How to train the chest?

For optimal results, you should take care of a properly adjusted training and diet plan and pay attention to regeneration, as in the case of training any other muscle part.

There are many individual recommendations for chest training based on different anatomical features and factors, including such as: shoulder length, position and width of the shoulder girdle, tendency to take over the work of the pectoral muscles by the triceps muscles of the arms or deltoid muscles, past injuries.


Below are some general guidelines to consider in chest training:

1. The main multi-joint exercises should form the basis of chest training.

2. Accessory exercises should be an addition to building training volume.

3. Work in full range of motion to avoid overstretching the chest muscles, so as not to create additional stress on the shoulder joint.

4. You should take care of the correct tension of the back muscles to properly stabilize the posture while performing the exercises.

5. The natural curvature of the spine should be kept, the lumbar section can be arched by making the so-called "bridging".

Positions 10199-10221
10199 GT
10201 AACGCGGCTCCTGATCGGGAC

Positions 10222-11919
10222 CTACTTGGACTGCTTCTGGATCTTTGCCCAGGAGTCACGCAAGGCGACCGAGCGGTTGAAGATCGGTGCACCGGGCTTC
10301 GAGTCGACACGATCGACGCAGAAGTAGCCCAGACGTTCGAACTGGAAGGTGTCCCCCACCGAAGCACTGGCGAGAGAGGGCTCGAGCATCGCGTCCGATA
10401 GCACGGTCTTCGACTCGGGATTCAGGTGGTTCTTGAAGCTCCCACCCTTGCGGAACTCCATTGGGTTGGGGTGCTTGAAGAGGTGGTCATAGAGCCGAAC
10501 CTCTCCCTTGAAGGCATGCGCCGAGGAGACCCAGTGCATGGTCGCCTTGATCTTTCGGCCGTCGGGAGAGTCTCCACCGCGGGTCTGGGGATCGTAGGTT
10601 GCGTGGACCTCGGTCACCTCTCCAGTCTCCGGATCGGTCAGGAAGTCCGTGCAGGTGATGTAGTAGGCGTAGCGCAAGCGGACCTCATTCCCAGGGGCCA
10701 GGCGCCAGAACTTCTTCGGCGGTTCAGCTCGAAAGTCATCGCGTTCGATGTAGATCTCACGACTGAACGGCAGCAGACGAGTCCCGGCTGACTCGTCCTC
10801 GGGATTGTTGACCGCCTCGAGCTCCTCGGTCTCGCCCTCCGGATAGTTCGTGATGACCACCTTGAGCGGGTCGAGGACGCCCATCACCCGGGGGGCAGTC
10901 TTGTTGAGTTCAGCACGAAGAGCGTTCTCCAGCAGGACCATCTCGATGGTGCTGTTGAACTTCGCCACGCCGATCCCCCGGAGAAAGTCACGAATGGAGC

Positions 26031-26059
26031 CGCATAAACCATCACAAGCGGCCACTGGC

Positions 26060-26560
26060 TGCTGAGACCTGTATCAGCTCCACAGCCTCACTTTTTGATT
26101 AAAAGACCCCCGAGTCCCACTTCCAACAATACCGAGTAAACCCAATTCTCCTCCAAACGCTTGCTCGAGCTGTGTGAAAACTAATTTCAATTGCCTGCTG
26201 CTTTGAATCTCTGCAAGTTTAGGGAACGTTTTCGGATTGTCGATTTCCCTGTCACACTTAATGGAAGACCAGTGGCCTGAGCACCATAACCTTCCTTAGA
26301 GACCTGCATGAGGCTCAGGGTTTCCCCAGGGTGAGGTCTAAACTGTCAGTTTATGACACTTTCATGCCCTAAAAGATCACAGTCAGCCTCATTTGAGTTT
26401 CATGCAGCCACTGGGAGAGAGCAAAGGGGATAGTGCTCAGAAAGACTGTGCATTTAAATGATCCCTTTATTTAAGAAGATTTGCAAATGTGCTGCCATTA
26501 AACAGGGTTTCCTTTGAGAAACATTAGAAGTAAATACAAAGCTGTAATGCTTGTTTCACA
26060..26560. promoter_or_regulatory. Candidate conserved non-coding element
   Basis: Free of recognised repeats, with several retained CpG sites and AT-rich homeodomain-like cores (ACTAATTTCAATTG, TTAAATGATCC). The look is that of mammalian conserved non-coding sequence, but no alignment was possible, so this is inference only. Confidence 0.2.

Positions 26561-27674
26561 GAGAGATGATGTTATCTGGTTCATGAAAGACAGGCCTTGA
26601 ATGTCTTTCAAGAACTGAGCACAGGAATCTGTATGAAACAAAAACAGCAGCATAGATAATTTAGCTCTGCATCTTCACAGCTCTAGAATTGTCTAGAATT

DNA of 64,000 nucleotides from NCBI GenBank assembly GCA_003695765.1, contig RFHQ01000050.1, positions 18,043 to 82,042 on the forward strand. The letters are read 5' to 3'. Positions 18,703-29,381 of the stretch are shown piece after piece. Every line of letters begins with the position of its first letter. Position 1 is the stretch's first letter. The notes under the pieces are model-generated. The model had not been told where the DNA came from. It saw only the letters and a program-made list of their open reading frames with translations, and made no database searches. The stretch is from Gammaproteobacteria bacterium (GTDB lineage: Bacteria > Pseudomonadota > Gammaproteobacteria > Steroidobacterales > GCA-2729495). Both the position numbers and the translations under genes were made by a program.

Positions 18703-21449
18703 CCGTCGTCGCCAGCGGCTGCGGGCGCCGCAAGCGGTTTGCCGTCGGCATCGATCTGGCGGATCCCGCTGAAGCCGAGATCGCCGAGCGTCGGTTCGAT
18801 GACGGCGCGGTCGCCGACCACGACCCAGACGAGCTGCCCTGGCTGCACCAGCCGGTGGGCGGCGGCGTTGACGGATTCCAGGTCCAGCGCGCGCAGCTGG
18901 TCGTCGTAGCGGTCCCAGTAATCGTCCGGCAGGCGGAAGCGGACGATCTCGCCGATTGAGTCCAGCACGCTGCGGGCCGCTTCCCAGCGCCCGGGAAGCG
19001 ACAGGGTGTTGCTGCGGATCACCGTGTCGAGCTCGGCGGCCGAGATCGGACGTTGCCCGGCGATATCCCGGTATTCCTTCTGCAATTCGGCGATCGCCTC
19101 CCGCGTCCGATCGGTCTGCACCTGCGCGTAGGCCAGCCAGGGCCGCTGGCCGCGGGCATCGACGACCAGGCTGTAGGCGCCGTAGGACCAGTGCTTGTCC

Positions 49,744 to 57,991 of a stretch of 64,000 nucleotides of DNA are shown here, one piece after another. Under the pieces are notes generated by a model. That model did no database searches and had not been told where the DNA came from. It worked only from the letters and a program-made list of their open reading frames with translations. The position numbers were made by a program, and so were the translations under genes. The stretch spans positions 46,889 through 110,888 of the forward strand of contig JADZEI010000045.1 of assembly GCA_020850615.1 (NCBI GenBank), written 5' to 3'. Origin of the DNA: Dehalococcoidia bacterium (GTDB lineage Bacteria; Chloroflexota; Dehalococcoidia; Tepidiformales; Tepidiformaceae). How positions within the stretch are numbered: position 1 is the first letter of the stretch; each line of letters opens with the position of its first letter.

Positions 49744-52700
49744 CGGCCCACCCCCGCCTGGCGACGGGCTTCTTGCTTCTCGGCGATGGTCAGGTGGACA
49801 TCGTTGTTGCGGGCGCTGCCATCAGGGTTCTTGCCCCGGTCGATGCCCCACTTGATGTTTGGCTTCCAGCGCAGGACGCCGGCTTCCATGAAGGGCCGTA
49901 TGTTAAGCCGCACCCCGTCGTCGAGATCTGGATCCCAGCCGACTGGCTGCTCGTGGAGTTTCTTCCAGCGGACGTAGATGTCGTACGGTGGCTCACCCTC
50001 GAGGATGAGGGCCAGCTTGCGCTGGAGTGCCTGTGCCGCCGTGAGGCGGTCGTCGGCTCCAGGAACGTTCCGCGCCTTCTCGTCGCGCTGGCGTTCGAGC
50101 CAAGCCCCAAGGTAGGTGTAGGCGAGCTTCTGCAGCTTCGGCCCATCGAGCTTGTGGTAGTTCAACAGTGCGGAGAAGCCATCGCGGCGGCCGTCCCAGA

6. Keep your head in a neutral position, in line with your spine, and look straight ahead.

7. The shoulder blades should be pulled back and down (retraction and depression) and the chest should be pushed forward.

8. Position your elbows below the shoulder girdle, keeping the elbows at a 45-degree angle to ensure efficient operation of the rotator cuff.

9. The legs should provide a fulcrum and be on stable ground, and stay still throughout the series.

10. It’s necessary to keep wrists stiffly in neutral position to avoid incorrect work within this joint.

Sample chest training

Below is a training plan that is suitable for both beginner and intermediate level. According to a very simple scheme, four exercises have been proposed that’ill enable the effective involvement of the pectoral muscles.

Elements of the chest training plan generated in the application: training plan, instruction with pictures of exercises.


The topic of chest training may seem complicated at first, despite the fact that it’s a muscle part that usually responds well to appropriately matched training stimuli.

As long as you do exercises in accordance with the basics of anatomy, and stick to the following simple rules: choose the exercises correctly, ensure regeneration and diet, pay attention to the technique, take care of training progress, change your training plan at the right moment and strengthen your weak links, you will be able to successfully develop distinctive chest muscles.


1. Bochenek, A., and Reicher, M., "Anatomia człowieka", Tom I, Wydawnictwo Lekarskie PZWL, Warszawa 2012.
2. Standring, S. (2005). "Gray's Anatomy". Elsevier, s. 962. ISBN 0-443-07168-3.
3. Gray, H., and Lewis, W. (1918). "Anatomy of the Human Body" (twentieth ed.). Philadelphia and New York: Lea and Feibiger. Retrieved 13 September 2016.